Your gateway to a wide range of natural resources information and associated maps

Victorian Resources Online

Salinity Management

History of Salinity Management | Dryland Salinity | Irrigation Salinity | Urban Salinity | Mapping and Monitoring Salinity Incidence | Salinity Indicator Plants | Salinity Provinces | Victorian Dryland Salinity 2012 - Post-drought Groundwater Response

Salinity is caused by the accumulation of salt in soil or in natural waters. In south east Australia, the most common accumulating salt is sodium chloride (NaCl).

Saline soils do occur naturally (termed primary salinity), however, European settlement has expanded their occurrence (as secondary salinity).

The replacement of perennial native vegetation with annual crops and pastures, and the use of irrigation have both resulted in changes to the water balance as more water moves through the soil. Many areas of Victoria have experienced these changes leading to an increase in the level of saline groundwater. In some areas groundwater levels are high enough to discharge saline water to the soil surface.

Areas discharging saline water, often waterlog, turn saline, support only salt tolerant vegetation, and suffer from soil erosion. It is a problem to agriculture, urban settlement and the natural environment.

Irrigation areas have often acerbated the salinity problem bringing about rising watertables with excess use of irrigation water. This has been termed irrigation salinity. Dryland salinity is the term used for salinity in non irrigated areas although urban salinity is used to describe the influence of rising saline watertable of urban constructions.

Where does the salt come from?
Retreating seas
Many areas, such as the Mallee, were once covered by an inland sea. When the sea retreated about 10 million years ago, the sediments it left behind contain large quantities of salt. Many soils in the Mallee region have been derived from these materials.

Salt from the sea is carried inland by strong winds, and falls in rain. As you would expect, salts in rainfall are higher near the coast, decreasing inland. Deposition of windborne salts can range from 30 grams per metre square per year (g/m2/y) close to the coast, down to 5 g/m2/y further inland (Peck, 1980).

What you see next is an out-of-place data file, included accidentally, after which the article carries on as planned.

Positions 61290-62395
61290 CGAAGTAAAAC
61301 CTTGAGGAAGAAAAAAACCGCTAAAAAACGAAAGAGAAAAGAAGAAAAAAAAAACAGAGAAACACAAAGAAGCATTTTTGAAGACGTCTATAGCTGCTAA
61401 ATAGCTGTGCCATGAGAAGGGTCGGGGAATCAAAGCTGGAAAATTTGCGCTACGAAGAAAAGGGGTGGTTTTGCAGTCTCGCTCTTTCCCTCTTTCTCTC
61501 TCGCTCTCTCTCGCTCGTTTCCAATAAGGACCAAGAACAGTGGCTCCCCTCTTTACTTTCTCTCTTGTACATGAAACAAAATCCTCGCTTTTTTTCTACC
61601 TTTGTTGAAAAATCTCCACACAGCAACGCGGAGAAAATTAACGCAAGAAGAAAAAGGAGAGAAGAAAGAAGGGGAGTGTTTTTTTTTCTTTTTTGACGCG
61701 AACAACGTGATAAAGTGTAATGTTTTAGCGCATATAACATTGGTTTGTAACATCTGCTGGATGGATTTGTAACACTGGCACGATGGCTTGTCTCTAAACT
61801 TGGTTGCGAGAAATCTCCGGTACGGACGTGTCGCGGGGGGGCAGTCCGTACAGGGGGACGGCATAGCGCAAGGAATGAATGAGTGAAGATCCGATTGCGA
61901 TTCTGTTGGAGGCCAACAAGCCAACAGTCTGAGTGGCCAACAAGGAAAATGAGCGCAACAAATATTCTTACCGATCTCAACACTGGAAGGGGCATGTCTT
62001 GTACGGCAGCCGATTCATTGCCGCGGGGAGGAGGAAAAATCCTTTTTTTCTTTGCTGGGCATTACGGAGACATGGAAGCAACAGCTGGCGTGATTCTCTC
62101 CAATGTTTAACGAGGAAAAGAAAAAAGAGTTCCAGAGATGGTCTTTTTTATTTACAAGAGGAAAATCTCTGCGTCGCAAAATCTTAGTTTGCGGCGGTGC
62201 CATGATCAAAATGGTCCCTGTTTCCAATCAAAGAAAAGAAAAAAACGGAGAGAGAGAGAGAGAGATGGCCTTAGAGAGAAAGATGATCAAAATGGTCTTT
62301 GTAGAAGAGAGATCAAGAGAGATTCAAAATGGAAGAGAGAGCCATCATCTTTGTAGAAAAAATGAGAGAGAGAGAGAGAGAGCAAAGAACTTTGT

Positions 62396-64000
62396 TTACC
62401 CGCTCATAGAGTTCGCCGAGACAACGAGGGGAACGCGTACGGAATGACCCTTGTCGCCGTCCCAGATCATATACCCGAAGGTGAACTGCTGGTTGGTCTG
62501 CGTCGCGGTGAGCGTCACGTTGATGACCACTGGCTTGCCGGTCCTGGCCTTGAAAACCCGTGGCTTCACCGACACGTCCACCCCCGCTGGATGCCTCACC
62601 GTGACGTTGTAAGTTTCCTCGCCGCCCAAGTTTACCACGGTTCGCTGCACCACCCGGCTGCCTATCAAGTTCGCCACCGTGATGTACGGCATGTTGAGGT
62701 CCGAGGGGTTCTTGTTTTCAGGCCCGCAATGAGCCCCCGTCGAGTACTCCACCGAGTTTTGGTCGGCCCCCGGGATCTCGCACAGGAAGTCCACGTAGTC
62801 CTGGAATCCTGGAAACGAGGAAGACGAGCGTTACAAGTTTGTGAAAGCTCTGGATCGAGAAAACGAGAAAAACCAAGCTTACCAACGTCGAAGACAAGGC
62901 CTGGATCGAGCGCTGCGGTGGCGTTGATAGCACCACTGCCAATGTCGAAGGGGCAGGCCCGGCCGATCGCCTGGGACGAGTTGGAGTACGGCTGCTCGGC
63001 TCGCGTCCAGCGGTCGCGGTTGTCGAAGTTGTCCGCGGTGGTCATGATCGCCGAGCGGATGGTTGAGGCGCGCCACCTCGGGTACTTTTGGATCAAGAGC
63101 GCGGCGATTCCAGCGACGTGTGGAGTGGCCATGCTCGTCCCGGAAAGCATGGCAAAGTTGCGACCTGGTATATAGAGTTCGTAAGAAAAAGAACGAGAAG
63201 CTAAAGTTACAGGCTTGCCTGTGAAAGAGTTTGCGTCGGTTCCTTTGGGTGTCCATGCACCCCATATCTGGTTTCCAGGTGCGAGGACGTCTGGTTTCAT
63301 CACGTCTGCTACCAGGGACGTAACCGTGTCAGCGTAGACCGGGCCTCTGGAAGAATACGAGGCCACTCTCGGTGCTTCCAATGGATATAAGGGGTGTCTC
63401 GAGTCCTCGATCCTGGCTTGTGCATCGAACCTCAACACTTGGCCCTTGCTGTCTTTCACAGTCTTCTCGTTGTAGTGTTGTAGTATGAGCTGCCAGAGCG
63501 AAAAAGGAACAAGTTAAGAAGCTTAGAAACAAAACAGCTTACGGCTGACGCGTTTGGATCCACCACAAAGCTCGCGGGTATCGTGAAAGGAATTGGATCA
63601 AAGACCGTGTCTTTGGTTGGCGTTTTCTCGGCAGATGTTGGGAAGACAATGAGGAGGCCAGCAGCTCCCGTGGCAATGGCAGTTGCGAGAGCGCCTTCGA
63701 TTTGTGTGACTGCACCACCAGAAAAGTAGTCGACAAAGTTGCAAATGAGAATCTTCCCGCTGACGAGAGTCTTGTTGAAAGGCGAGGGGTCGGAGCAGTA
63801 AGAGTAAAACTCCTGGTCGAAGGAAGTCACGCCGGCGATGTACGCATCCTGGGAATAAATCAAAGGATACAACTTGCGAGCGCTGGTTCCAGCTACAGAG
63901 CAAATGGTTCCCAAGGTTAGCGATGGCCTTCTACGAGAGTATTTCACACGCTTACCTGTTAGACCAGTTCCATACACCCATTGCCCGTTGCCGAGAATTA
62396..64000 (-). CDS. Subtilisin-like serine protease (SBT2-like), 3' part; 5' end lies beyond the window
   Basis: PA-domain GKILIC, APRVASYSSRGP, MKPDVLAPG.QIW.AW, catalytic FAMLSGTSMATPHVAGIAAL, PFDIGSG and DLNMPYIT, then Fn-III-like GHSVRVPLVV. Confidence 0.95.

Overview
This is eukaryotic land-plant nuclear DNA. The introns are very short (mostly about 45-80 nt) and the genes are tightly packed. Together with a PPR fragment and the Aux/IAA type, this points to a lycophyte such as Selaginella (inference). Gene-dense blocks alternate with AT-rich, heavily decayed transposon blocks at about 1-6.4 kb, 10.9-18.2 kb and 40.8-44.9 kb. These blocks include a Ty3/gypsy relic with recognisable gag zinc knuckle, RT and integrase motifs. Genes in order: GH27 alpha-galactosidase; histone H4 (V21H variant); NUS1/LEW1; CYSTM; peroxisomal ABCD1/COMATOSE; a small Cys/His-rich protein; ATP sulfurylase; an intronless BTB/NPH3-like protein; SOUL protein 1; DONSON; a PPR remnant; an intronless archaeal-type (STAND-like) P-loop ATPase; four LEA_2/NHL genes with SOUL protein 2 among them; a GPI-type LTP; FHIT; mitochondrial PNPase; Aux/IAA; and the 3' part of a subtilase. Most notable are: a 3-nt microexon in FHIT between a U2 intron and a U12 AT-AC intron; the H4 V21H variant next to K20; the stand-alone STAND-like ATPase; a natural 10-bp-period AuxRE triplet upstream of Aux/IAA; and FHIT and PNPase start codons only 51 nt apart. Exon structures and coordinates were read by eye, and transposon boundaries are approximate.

Salts are present in rocks and are released by weathering. Many rock types including marine sediments, granites and rhyolites contain high levels of sodium and potassium, which may be mobilised after weathering.

The relation of salinity to groundwater systems
Ground water systems play critical role in the manifestation of salinity in Victoria. A detailed study of their interactions is provided in the reportInteraction between groundwater surface systems in northern Victoria’.

Impacts of salinity
Saline soils can have a significant impact on the farm business, the local community and economy, water quality and physical condition of rivers and streams, and it can cause soil structural decline and erosion.

Related Links (external links)
The Federal Department of Sustainability, Environment, Water, Population and Community have a salinity site which provides links to current national activities in the field. Similarly the Federal Department of Agriculture Fisheries and Forestry have a salinity site for further information.

Information about salinity can also be searched through the Australian Academy of Sciences.

The CSIRO have produced a useful Fact Sheet on Salinity in Australia for technical background.

Peck AJ (1980). ‘Salinity: Man’s oldest environmental problem’. Information Service Sheet Number 1-32. CSIRO Publications.

Page top